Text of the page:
Alexandria’s property tax rate will go down for the first time in 15 years, and the Virginia city eliminated fares on the DASH bus system when the Alexandria City Council approved its budget for the next fiscal year.
The budget of $770.7 million is 2.3% smaller than the current year’s spending plan.
While property taxes will decline two cents to $1.11 per $100 of assessed value, rising assessments in Alexandria will mean homeowners pay more in real estate taxes.
The Northern Virginia city will overhaul its 37-year-old bus system to focus on increased access. Fares on the DASH buses will be free starting Sept. 5. Buses, which have seen low ridership since the pandemic, will run more frequently in the midday, evenings and weekends under a planned overhaul of the system that will change some routes.
The DASH bus system changes will increase the percentages of the low-income and minority residents who are within walking distance to bus stations. For low-income residents, all-day bus access will increase from 29% to 73% and from 22% to 70% for minority residents. Access also will increase for senior citizens.
Alexandria residents will pay more for trash collection. The $24.22 increase in the residential refuse collection fee to $484.22 will help fund new vehicles that are required to convert yard waste collection and recycling from a contracted service to a city service.
The city will end its School Resource Officer program in T.C. Williams High School, Francis Hammond Middle School and George Washington Middle School, moving the nearly $800,000 in police department funding to contingent reserves. Over the summer, the city will consider using the funds for school-age children, the Teen Wellness Center, an additional Behavioral Health Specialist for the Alexandria Crisis Intervention and Co-responding Program pilot program or related needs.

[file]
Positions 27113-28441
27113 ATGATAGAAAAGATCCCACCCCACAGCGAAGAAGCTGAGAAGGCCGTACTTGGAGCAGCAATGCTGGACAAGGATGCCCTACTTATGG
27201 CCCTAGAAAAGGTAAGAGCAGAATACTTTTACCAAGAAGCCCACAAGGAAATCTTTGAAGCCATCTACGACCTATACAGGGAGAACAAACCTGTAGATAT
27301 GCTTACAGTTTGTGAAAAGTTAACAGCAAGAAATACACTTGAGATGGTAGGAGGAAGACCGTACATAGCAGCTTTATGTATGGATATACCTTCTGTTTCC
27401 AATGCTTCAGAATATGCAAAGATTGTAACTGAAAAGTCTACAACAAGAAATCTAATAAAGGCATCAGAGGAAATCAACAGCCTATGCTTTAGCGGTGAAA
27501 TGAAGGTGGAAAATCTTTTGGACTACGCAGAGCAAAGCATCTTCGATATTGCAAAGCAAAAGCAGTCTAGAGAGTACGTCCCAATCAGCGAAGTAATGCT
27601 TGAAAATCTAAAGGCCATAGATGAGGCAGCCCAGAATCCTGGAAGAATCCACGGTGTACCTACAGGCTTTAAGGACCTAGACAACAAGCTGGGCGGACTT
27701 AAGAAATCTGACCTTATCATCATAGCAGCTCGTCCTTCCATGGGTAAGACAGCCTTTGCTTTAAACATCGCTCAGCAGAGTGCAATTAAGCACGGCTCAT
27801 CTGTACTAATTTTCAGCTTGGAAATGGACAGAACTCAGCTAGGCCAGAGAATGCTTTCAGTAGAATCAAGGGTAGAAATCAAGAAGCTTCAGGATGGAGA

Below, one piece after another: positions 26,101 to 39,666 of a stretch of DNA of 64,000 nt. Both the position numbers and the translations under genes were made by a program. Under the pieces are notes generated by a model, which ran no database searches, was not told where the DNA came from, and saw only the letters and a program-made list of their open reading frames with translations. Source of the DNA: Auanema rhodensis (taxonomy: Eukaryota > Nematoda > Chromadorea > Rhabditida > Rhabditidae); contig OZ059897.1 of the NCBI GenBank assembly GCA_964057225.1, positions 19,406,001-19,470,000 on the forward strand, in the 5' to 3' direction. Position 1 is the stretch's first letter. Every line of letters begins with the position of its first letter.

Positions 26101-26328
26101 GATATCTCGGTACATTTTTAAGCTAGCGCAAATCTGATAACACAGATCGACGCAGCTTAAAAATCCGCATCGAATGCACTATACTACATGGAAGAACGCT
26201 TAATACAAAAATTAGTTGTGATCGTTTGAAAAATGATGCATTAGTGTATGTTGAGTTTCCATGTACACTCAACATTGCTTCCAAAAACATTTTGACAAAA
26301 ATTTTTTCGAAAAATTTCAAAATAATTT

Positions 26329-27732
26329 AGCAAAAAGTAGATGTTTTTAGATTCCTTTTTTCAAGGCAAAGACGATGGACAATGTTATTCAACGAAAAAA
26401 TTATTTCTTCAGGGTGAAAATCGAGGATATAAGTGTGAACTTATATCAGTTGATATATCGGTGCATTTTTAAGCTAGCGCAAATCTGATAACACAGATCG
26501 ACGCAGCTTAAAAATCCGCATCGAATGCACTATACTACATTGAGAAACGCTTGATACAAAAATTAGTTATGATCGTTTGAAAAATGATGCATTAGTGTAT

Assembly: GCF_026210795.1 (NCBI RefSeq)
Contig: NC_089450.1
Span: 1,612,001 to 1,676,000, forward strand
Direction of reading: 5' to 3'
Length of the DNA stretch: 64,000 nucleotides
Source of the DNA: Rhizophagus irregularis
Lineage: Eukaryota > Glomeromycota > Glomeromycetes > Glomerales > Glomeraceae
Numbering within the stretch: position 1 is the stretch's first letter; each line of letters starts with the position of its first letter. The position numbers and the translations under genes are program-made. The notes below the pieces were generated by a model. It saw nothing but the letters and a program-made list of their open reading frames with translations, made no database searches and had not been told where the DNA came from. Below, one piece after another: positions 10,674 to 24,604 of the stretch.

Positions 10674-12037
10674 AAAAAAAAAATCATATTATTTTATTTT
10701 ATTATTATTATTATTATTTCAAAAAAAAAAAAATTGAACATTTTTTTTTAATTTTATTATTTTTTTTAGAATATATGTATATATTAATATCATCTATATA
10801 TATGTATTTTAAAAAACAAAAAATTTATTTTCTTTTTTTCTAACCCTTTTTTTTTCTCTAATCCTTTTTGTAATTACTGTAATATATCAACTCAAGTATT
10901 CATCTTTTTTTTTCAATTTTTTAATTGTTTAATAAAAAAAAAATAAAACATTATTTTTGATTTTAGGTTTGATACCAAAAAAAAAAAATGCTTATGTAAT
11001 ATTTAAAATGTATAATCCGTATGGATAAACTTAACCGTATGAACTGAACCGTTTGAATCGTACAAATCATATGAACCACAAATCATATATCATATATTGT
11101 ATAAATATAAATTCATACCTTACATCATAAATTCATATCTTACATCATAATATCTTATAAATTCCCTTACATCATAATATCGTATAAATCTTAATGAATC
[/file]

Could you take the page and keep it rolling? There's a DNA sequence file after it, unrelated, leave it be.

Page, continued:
Alexandria will no longer fund 38 vacant or frozen positions and will give a one-time 1% base salary bonus to city employees and state employees, such as those of the Alexandria Health Department. The city said the budget contains $11.8 million in general fund expenditure savings. The budget includes $2 million for targeted new operating investments.
The city will reallocate $3.2 million in funds to speed up the renovation of the Joseph Hensley Park off Eisenhower Avenue, starting in 2022, and will increase funding for affordable housing by $1 million.
The budget fully funds the school system’s $292.3 million budget.
The city said the adopted budget includes $293 million of planned capital investments in schools, transportation, sewers, stormwater management, public buildings and facilities and information technology.